by | Feb 28, 2019

Betty Cogswell knew how to travel off the beaten track. In 1952, when she was a college sophomore, she flew to Madras (now Chennai) and spent a couple of months touring India. After she got her Ph.D. in sociology, joined the faculty of family medicine at UNC Chapel Hill, and became the Director of International Programs at the Carolina Population Center, her research took her to developing countries all over the globe.

Betty Cogswell was my mother and she passed away (obit here) last week, at age 88. She may not have been larger than life, and was in fact barely over 5′, but she sure could fill a room with her energy. I’ve been thinking a lot about the things she taught my sister and me when we were growing up.

She was different from most people’s mothers. For one thing, she was gone a lot. She’d be in Tehran or Karachi for weeks at a time, in the days before FaceTime or even mobile phones. She’d leave a stack of those very thin blue paper airmail letters on the kitchen table, each one with a date pencilled beside the stamp. Our grandmother or great aunt or her research assistant or whomever was staying with us would nag us to write her before that date. In return, she would send us postcards of her hotel with her room window colored in with ball point.

Some of her rules for business travel and life itself are charming, in a dated sort of way. Others are brilliant advice that I use all the time in my own life. Here’s a selection:

• Always carry a Swiss Army knife in your purse, because you can’t count on gentlemen having pocketknives anymore.

• Always have food in your purse or briefcase, in case you wake up in the middle of the night starving because you’re in a vastly different time zone.

• If you must check a bag, have a change of clothes, toiletries and any medications in your carry-on bag. (Also, she liked to have a bikini and a flask of bourbon.)

• The smoking section of the plane is more fun. People are just more sociable back there.

• Eat where the locals eat, not where they send the tourists.

• Always talk to strangers. Any stranger, of any walk of life.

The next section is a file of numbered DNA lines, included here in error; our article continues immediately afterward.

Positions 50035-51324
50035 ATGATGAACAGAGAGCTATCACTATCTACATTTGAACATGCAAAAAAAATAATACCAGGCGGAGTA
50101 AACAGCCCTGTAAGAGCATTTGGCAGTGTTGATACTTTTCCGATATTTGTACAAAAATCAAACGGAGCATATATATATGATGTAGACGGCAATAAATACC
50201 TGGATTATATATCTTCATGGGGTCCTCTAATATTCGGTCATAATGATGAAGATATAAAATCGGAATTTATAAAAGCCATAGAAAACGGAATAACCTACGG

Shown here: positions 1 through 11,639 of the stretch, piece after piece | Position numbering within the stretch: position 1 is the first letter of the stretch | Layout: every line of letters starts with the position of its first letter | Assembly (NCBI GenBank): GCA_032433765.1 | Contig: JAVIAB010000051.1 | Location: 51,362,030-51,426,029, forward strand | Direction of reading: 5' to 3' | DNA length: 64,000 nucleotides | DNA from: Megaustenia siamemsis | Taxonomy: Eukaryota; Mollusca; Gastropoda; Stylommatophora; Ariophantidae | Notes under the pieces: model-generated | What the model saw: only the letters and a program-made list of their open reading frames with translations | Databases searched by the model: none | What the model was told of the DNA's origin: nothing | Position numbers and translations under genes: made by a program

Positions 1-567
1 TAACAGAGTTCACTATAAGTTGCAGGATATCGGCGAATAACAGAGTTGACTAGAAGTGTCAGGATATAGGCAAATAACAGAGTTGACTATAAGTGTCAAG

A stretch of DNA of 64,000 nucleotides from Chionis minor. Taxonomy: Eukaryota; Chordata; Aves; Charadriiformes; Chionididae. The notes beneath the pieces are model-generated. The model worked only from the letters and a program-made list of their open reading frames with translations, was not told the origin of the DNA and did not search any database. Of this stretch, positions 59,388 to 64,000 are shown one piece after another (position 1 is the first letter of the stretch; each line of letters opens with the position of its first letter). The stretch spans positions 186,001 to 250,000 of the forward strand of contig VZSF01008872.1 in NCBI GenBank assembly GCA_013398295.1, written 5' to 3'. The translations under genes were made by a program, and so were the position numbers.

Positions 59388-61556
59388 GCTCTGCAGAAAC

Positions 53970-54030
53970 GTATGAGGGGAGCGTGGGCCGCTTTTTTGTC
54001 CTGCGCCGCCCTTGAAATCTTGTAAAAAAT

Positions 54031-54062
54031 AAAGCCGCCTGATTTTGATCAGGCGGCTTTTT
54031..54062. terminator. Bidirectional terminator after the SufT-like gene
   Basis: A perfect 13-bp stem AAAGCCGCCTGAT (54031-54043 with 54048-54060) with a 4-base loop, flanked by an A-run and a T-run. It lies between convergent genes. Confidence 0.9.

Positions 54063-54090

• Walk fast and look like you’re going somewhere important.

• Buy expensive shoes, but wait until they go on sale.

• Accept graciously any hospitality offered to you — even if it’s tea made with water so dirty that it’s brown even before the tea leaves are added.

• Find an excuse to tip the hotel housekeeper early in the trip — by asking for an extra towel or some small favor — so she’ll know you appreciate her.

• When meeting a gentleman, a woman extends her hand to shake. It’s up to the man to decide whether to turn her hand over to kiss it or simply give her a handshake.

• When getting out of a car or taxi, swivel your hips toward the open door so that your legs remain closed until you stand. (Britney Spears could have used this handy tip.)

• When traveling to a new city, the best way to learn your way around is to walk everywhere.

• When putting your hand out to stop an elevator, use the left one, just in case the doors close on you. (Same goes for the garbage disposal at home.)

But more important than anything she ever said was the example she set by the way she worked. She showed us every day what it means to be thoroughly engrossed in your work, to be exploring new ideas, to be constantly learning. She demonstrated intellectual rigor. She approached other cultures, and other people, with curiosity and acceptance.

At Tribe, we made the shift from consumer branding to internal communications in 2009. That was three years after my mother’s first debilitating stroke. Earlier in my career, she never understood what it meant to be a creative director in an ad agency. But I think she’d appreciate internal communications and probably have some useful advice. In fact, one tidbit just occurred to me.

She told me once that she was good at getting in-depth information out of focus groups because she played dumb. She said the trick was to act like you just don’t get it, whatever it is, so that people work harder to explain it to you.

Her focus groups were on topics like contraception and family dynamics and healthcare for women, largely in developing countries. Tribe’s focus groups are on the culture of large organizations. But I’m sure my career has been influenced by hers, more than I know. And I do always use my left hand when I’m holding an elevator for someone.

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